How Mourning Dove was right: The Tee-hee-hee Stone
Mourning Dove (Christine Quintasket, Humishuma) is well remembered for her telling of traditional Okanagan “Coyote Stories“.
That book of hers has appeared in several editions, with various editors’ touch applied.
One of those editions that I hadn’t registered previously is the anthology “Masterpieces of American Indian Literature” edited by Willis Goth Regier (Lincoln: University of Nebraska Press, 1993). What might attract a pretty broad audience to this volume is that it includes the work of several writers from other tribal backgrounds and regions of North America.
I’m going to limit myself to a very narrow topic from within the book today.
On page 410 there appears this footnote (it’s identical to those in other editions):
En-am-tues is known to the whites as the Tee-hee-hee stone. Tee-hee-hee, which is not an Okanogan word, may be a comparatively modern corruption of the verb meaning “to wish” in the Chinook jargon, the old-time trade language of the Northwest. Derived from the pure Chinook tikekh, “to wish” in the jargon is given variously as: t’keh, te-ke, tik-eh, tik-eigh, tak-eigh, tick-ey, tikky, and so forth…
The large stone in question (eventually destroyed by whites) was a site where passers-by customarily would leave a small offering and make a wish. That makes Mourning Dove’s Chinook Jargon etymology as plausible as it can be.
However, I’m unaware of any documented variant of the Chinuk Wawa verb ‘to wish, to want’ (tíki) having three syllables.
Nor is there a known clear example of an “H”-type fricative sound for the second consonant in that word. (Father Le Jeune’s 1924 “Chinook Rudiments” does observe a Stó:lō / Lower Fraser River Salish pronunciation he writes approximately < treh > but the final “H” there reflects a third consonant /x̣/ that was present in most early variants of the verb — thus ~ tq’íx̣.)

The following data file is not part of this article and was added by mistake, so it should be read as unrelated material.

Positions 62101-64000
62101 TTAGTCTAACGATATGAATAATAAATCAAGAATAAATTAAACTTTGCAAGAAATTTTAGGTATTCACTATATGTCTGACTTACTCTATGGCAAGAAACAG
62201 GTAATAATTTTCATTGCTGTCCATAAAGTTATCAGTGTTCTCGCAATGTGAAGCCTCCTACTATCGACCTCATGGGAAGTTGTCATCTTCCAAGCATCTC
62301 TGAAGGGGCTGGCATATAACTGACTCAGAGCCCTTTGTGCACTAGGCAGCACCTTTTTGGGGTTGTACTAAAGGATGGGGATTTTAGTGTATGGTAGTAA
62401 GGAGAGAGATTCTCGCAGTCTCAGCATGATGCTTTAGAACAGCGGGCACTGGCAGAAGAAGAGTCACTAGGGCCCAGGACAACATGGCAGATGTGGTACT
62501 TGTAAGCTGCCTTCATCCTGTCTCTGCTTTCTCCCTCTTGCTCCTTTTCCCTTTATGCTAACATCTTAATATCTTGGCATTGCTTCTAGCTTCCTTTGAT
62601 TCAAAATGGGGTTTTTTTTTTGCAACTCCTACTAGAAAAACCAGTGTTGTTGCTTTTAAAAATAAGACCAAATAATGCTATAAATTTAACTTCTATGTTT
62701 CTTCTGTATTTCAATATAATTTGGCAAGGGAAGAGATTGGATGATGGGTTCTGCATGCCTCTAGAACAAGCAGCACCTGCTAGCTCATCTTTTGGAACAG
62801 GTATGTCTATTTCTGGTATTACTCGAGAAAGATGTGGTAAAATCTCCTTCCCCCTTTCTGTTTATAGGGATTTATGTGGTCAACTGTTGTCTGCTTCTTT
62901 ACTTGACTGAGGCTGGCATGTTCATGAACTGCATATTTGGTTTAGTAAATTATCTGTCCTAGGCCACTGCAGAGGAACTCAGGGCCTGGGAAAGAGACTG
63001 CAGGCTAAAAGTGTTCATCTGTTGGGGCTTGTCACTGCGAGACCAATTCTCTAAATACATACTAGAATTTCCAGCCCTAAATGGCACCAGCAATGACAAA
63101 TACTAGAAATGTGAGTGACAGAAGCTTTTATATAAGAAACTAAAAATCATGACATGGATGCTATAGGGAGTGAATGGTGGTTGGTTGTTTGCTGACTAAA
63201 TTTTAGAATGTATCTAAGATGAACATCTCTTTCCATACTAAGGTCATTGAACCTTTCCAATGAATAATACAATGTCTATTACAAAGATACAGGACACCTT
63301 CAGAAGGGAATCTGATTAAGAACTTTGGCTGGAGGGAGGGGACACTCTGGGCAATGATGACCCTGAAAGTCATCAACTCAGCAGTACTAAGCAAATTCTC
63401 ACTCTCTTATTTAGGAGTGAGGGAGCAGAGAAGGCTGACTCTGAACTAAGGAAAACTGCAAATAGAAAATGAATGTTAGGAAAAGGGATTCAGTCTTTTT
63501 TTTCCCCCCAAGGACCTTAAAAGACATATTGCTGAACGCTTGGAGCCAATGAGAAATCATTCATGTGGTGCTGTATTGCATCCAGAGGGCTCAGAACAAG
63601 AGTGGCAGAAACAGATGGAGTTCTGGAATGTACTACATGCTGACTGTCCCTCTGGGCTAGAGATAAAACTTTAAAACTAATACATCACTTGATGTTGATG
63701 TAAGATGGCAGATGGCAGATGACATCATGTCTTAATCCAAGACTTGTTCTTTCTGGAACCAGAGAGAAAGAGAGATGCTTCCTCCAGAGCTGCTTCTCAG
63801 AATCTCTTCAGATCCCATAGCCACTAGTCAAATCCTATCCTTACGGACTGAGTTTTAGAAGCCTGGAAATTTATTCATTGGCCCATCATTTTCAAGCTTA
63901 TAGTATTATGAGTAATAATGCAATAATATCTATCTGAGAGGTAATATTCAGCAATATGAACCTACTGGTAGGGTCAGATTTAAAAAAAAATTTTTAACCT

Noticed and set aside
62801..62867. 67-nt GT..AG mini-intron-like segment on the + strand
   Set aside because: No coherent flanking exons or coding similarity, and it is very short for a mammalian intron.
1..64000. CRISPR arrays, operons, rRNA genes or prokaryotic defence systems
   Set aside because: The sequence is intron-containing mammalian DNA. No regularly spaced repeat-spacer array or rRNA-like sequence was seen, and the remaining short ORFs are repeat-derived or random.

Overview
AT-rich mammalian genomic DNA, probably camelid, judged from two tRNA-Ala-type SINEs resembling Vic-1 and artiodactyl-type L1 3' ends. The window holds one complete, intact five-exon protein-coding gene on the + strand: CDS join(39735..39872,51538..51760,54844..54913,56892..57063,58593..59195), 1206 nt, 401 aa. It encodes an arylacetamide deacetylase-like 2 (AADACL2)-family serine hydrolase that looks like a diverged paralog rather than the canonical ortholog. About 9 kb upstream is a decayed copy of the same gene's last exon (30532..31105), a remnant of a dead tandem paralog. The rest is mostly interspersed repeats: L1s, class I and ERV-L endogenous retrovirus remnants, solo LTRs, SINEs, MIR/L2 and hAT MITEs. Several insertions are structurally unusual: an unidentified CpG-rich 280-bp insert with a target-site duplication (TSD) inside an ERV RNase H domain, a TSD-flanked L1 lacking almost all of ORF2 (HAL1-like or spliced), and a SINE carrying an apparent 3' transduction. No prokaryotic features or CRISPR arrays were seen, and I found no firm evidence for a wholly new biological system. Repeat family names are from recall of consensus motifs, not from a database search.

Needless to say, I find no indication of a version of tiki that would display both of these features. So even though other evidence confirms Mourning Dove knew some Chinuk Wawa (and knew to identify it with whites as opposed to speakers of her Salish language), and I’ve got no reason to doubt that she knew the site as the “Tee-Hee-Hee Stone”, I respectfully dispute her ingenious etymology.
Because she was on the right track.
First of all, < stone > (stún) is most definitely a Chinook Jargon word.
And second, look here:
When we consider the other variants of the name that this famous landmark was known by, like those in the above interpretive sign, we can see how.
Because the boulder was also widely called the < Hee-Hee Stone >, and was associated with a woman’s laughter. Of course híhi is Chinuk Wawa for ‘laugh; fun’, etc.
And a variant of that which is well-documented in the Jargon is < tee-hee >, presumably tíhi. It may have have been characteristic of southwest Washington usage in pioneer times, since we know it first from James G. Swan’s 1857 memoir of Shoalwater Bay and from George Gibbs’s 1863 dictionary that mainly reflects the world of Fort Vancouver.
The latter book wound up exerting a lot of influence on successive Chinuk Wawa publications, as it essentially became the “Hibben line” which produced many popular dictionaries, per Samuel V. Johnson’s 1978 dissertation.
People who used the Jargon were pretty well aware of this word < tee-hee >. Here on this website, my readers have seen it freely used in the Chinook Jargon operetta “Keel-A-Pie”.
Strengthening our case further still, we know of at least one genuine use of a three-syllable variant of this latter word, also from the general lower Columbia River region. I’ve shown you a 1905 newspaper article that quotes some of Grand Ronde Indian John Casino’s words in Jargon, one of them being < te he hee > for ‘laugh’. That word isn’t (yet) found in the Grand Ronde tribes’ dictionary — I found it after they published it — but I take it as genuine.
And this corroborates Mourning Dove’s remembered Jargon name.
So really, all I’m saying today is, that brilliant author put in hard work on a serious etymology for the “Tee-Hee-Hee Stone”, and it’s my honor if I’m able to contribute to making it as accurate as possible.
I’d like to dedicate this article to the memory of Charlie Quintasket, who was kind enough to chat with me about eighteen years ago in his East Omak kitchen about his sister Christine and about Chinook Jargon. límlmt!